Friday, April 19, 2013

The Real Spirit of the Marathon

When I first started this blog, I had been running regularly for several years. One of my first posts was about how moving to Madison made me finally love running. And I still get pumped. My fastest and easiest to write post was the one where I wrote about how I started getting into it. If you look back at that post today, you will see what inspired me to run in a marathon. I was living in Boston and was watching the event in the spring of 2003.

Here is what I told you about the event back in 2011:

Let me tell you about the Boston Marathon. It is one of the ultimate marathons because unlike most marathons, you have to qualify for it [unless you do one of those “Team in Training” type of fundraisers.] For example, if I wanted to participate in it, I would have to run a previous marathon at about an 8.40 pace. [Dad – you would need to complete one at a 10.8 minute pace, so you should really consider it. Just saying]. So, I watched the marathon and said, “I can do this” and then I signed up for one and started training.

I was motivated to push myself. Watching a marathon, especially as a runner [even an amateur like myself] is like nothing else I can describe. Participating in a race is such a great feeling. Well - at the end anyway. There is nothing like finishing a race and rewarding yourself with a beverage and feeling all sore and worked hard. The physical goodness. It's just a remarkable feeling.

That finish line. That's where you want to be. When I went to New York to watch my sister Leslie run in the marathon, I described the emotions you feel as someone who has raced.

When I reflect on my run in the marathon, I get very emotional. I didn't then, but I do now. In 2007, my sister ran the New York marathon. I flew in to watch her. As I got off the subway, and entered the street, searching for my sister, tears streamed down my face. It was a beautiful moment, all of these people who all experienced the same grueling training, pushing their bodies to do things God did not intend to put us on this planet for. I completely connected with, and understood their feelings. It was also beautiful because there are few times I have ever been surrounded by so many people, in a large city, who have all come together for a joyous event, in a city that was terrorized. I cried a lot that day. I felt for the runners, and I think it was the first time that I ever realized what I had accomplished four years earlier

There really is something to be said about the beauty of a marathon. What happened on Monday in Boston is so sick. I feel for everyone who was there or had any connection. Let's keep the spirit of running a joyous one. There's nothing in my life that brings me the physical and mental pleasure that running does.

Monday, April 1, 2013

How to Run - a Training Guide

Well I finished my burpee challenge ... with myself. Oh well. I tried. I didn't think it was any big deal but I also don't miss them. If anyone wants to do a month with me, I am happy to!

In other news, my dad and sister agreed to train for a 5k. My dad has never really been a runner besides one summer in the old black and white days.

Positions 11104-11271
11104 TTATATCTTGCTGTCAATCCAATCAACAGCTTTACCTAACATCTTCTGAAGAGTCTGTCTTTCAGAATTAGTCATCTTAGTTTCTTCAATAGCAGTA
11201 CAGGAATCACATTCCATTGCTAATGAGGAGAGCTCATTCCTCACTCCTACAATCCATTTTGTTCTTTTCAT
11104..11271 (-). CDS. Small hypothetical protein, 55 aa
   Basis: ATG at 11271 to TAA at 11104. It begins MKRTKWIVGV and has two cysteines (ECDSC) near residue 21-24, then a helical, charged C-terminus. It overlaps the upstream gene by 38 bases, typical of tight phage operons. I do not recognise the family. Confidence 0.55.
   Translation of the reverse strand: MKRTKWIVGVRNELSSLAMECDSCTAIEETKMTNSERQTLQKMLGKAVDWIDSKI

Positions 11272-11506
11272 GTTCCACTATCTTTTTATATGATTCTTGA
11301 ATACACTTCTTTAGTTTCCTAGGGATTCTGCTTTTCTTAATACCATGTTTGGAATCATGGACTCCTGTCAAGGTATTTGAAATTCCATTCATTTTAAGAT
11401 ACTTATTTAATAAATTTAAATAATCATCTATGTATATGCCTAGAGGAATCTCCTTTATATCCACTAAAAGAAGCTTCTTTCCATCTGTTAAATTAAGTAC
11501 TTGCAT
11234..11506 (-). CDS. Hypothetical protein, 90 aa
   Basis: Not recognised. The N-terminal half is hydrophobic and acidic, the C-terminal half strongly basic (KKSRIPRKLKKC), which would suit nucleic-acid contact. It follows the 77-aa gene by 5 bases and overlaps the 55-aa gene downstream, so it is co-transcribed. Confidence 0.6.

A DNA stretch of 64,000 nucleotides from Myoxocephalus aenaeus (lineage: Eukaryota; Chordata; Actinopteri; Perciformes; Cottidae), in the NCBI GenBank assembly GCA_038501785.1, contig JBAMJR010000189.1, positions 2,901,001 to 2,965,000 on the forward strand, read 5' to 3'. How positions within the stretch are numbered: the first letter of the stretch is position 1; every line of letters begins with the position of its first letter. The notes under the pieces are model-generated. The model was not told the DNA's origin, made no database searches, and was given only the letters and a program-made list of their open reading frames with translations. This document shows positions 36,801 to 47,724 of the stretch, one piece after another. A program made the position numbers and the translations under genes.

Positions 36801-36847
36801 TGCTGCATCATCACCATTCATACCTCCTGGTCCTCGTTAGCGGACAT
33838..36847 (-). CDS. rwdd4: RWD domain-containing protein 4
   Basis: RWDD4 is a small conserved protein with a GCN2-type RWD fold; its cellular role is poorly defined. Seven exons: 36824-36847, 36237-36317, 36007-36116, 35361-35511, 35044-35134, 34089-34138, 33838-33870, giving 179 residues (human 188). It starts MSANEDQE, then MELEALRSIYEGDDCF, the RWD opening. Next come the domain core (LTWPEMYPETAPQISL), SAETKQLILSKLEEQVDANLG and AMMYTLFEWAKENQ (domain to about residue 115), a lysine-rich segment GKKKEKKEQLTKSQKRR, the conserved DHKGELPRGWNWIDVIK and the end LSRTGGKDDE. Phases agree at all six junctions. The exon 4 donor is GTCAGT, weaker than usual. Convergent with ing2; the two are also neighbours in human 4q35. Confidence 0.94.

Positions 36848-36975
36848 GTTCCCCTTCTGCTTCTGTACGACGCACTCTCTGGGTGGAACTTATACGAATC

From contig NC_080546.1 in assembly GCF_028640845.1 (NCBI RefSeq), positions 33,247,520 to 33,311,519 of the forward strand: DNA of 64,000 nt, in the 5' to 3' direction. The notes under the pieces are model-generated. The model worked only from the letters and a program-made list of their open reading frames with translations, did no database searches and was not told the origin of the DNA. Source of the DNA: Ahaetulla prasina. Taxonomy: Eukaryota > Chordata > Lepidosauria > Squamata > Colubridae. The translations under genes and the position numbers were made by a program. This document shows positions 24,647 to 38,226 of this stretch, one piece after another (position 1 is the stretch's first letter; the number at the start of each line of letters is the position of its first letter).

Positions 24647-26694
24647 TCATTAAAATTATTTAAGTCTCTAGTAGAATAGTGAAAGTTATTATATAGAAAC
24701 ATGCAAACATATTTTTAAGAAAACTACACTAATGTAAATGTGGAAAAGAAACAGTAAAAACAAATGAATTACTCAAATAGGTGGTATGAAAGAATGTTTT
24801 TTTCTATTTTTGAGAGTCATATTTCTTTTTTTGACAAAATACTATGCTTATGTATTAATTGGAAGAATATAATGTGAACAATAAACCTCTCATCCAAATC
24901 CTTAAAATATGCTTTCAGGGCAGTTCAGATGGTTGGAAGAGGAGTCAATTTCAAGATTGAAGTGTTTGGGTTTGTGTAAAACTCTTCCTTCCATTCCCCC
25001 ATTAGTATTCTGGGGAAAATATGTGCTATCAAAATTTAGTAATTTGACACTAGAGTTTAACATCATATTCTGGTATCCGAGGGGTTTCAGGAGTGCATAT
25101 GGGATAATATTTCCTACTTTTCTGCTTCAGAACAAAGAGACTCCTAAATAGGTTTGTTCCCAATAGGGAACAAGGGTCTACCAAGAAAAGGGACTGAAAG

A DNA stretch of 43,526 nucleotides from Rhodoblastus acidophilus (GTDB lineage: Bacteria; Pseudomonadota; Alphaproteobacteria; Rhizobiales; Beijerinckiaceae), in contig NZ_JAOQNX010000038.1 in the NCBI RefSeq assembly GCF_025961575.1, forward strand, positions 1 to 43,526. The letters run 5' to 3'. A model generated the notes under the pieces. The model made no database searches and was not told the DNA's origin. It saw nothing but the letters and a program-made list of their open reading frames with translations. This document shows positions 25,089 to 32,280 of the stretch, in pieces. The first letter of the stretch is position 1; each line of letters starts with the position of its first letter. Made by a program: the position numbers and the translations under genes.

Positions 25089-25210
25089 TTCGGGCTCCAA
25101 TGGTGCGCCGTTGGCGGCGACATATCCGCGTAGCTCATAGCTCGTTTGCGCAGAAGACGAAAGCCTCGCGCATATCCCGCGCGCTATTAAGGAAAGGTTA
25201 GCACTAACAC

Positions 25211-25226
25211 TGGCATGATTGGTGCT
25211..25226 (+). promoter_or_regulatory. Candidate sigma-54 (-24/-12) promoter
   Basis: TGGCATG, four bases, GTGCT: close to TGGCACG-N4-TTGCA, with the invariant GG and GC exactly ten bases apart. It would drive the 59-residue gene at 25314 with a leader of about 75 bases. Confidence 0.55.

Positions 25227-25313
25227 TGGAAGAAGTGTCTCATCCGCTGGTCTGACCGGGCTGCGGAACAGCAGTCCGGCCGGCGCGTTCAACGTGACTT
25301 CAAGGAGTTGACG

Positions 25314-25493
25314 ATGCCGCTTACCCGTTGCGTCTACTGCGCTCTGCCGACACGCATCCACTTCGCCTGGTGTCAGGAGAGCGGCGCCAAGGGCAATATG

While he was visiting in March, I had planned to take him over to a running store to get fitted for shoes. He said he has a pair from when we were in Minneapolis [which was in the year 2000] and went out for cheeseburgers* instead. This is not a joke.

This is that burger joint he insisted we go to. Note * I drank my meal and downed 2 bloody marys.

So I decided instead of sending him 1,000,000 articles on why you should NEVER run in shoes that are thirteen years old, I would just blog about it instead.

So if you are wanting to go from 0 - 5 K, here is my advice.

1) Get medical clearance from your doctor.

2) Get fitted for running shoes at a running store.

These retailers are experts at fitting you based on your stride. This will be very helpful and will hopefully prevent injuries you can avoid by running in 13 [OMG!] year old shoes.

3) Wear appropriate running gear.

You do not need to get fancied out for this. You want to wear comfortable clothes. It's simple. You shouldn't have to buy anything new.

4) Start out slow.

Go around your block or down your street at a very slow jog. The biggest mistake I made when I tried to run the first few times was really running. Just jog. Slowly. You should be able to make it for one minute at a jog pace.

Here is a guide I found that you can use to get you from 0 to a 5K

My one [and only?!] marathon. My sister joined me at the end.

When I had my birthday last week I sent out my usual birthday wish list. Let me start by saying that my dad has fully furnished my wardrobe at this point. I am sitting in a cute dress and tights from a Banana Republic gift card he got me last winter and next to an adorable Orla Kiely purse
he comped for my birthday, I love to tell people who compliment my outfits that they're from Bob. Although they were picked out by yours truly.

However, I really want a dad and mom who are healthy [they are healthy - just to age well] And I wish now that I had asked my dad to do the 5K and not get me anything.

 I was really teased growing up for changing my mind. And I am the complete opposite of that now. I like to follow through on things. I hate when people tell you

"I'm going to see a movie tomorrow night"

and when you ask them how it was, they tell you they didn't go. It irks me.

If I could be your accountability partner I would be. What's keeping you from training for your first 5K?